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  1. #1
    Join Date
    Jan 2009

    Unanswered: SQL 2000: View vs table security.


    Can someone relate how I might be able to setup user security so that users can query our database via views, but be denied direct access to the underlying tables?



  2. #2
    Join Date
    Feb 2004
    In front of the computer
    Provided Answers: 54
    Maybe I'm missing something here, but I would:

    1) create a role and grant that role access to the views (essentially SELECT permissions) and nothing else.
    2) Make users memebers of that role
    3) Grant no other permissions.


    In theory, theory and practice are identical. In practice, theory and practice are unrelated.

  3. #3
    Join Date
    Jan 2009
    I tried that.

    When a user tries to select from the view (via being a member of the role I created) he gets an error saying "select permission denied on... TABLE NAME".

    I can only get around it by basically allowing access to the underlying table.

    btw - the views and tables are in two different databases.


  4. #4
    Join Date
    Jun 2003
    Provided Answers: 1
    Create your tables with dbo ownership.
    Create an application schema for your interface. The schema needs to be owned by dbo.
    Create all your interface views and sprocs in the application schema.
    Create a role for application users.
    Grant permissions on the application schema to to your application user role.

    Here is a script you can use to grant basic permissions on a schema to any user or role:
    CREATE procedure [GrantSchemaUse]
        (@SchemaName varchar(128), --The schema to which rights are to be granted.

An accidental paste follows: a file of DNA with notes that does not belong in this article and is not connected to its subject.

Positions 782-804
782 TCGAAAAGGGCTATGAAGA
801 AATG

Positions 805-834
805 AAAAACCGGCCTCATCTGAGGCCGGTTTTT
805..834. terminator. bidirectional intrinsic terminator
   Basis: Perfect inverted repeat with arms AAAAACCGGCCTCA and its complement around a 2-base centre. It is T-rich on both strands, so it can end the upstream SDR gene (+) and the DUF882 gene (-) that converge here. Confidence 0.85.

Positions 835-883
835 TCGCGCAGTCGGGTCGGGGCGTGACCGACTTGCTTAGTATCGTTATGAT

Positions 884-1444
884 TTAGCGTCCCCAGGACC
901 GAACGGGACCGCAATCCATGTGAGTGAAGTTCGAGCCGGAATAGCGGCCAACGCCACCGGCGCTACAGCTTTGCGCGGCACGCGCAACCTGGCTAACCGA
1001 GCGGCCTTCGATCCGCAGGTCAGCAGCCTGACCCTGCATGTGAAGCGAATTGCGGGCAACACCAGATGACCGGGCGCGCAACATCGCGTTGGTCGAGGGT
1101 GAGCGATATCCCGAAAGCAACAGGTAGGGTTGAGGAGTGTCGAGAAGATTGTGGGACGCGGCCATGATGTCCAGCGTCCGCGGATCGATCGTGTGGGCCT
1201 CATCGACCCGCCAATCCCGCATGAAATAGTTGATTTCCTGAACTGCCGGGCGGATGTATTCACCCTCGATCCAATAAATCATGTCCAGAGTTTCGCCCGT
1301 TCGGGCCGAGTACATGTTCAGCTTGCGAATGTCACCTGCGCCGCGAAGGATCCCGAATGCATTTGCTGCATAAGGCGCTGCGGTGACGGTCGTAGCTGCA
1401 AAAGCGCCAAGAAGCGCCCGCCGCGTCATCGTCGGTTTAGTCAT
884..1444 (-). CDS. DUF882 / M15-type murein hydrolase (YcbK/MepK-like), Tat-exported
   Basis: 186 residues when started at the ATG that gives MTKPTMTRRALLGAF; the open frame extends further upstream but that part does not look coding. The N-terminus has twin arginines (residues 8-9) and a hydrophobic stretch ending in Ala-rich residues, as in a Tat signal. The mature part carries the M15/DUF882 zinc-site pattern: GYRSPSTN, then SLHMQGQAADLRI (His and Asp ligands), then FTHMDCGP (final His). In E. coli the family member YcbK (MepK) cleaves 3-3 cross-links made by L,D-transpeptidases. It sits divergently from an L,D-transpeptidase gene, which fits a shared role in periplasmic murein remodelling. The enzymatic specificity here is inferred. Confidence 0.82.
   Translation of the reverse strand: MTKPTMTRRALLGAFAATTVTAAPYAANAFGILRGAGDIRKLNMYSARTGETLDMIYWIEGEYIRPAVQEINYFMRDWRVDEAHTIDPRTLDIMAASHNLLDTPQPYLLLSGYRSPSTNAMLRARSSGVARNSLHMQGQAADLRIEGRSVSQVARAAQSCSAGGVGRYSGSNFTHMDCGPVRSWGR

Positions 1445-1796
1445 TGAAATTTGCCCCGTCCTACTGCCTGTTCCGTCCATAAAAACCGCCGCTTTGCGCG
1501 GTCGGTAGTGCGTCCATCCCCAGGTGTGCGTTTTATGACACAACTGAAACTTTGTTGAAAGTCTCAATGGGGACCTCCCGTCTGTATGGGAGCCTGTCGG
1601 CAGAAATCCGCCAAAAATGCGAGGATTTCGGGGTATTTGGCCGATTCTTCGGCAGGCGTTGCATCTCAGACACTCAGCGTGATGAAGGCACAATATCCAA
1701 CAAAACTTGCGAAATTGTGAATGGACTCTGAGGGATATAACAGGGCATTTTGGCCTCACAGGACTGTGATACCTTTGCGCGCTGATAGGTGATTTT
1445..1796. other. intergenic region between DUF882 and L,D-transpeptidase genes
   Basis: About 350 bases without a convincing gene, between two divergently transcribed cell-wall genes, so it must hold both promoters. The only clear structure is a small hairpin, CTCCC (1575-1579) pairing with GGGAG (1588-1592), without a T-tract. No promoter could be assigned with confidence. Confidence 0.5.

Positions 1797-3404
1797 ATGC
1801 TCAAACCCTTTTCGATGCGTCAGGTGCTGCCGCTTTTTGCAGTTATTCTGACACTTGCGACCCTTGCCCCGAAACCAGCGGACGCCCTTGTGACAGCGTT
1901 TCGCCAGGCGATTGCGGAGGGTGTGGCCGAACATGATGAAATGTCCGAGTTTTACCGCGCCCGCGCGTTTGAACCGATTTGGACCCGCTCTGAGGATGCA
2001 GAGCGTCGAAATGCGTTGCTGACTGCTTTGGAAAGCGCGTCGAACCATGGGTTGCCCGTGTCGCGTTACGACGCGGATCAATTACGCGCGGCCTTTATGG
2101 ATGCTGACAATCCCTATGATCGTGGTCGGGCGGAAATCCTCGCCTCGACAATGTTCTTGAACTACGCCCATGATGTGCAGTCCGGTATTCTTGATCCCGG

@Principal varchar(128)) --The role or user to whom rights are to be granted.
    --Procedure GrantSchemaUse
    --Description:    Grants basic usage rights to all the objects in a schema.
    --Revision history
    --blindman, 04/30/2009    Procedure created.
    set nocount on
    --Test Parameters
    -- declare    @SchemaName varchar(128)
    -- declare    @Principal varchar(128)
    -- set    @SchemaName = 'SCHEMA'
    -- set    @Principal = 'ROLE'
    --Procedure variables
    declare    @SQLString varchar(max) --Dynamic SQL String
    declare    @Priveleges table --Will define the basic priveleges to be granted by object
            (ObjectType varchar(10),
            PrivelegeString varchar(128))
    --Procedure code
        insert into    @Priveleges values ('U', 'DELETE, INSERT, REFERENCES, SELECT, UPDATE')
        insert into    @Priveleges values ('V', 'DELETE, INSERT, REFERENCES, SELECT, UPDATE')
        insert into    @Priveleges values ('P', 'EXECUTE')
        declare    CommandList cursor for
        select    'GRANT ' + Priveleges.PrivelegeString + ' ON ' + + '.' + + ' TO ' + @Principal
        from    sys.objects
                inner join sys.schemas on sys.objects.schema_id = sys.schemas.schema_id
                inner join @Priveleges Priveleges on sys.objects.type = Priveleges.ObjectType COLLATE DATABASE_DEFAULT
        where = @SchemaName
        open CommandList
        fetch next from CommandList into @SQLString
        if @SQLString is null print 'No objects in schema ' + @SchemaName
        while @@fetch_status = 0
                print    @SQLString
                exec    (@SQLString)
                fetch next from CommandList into @SQLString
        close CommandList
        deallocate CommandList
    If it's not practically useful, then it's practically useless.

    blindman "sqlblindman"

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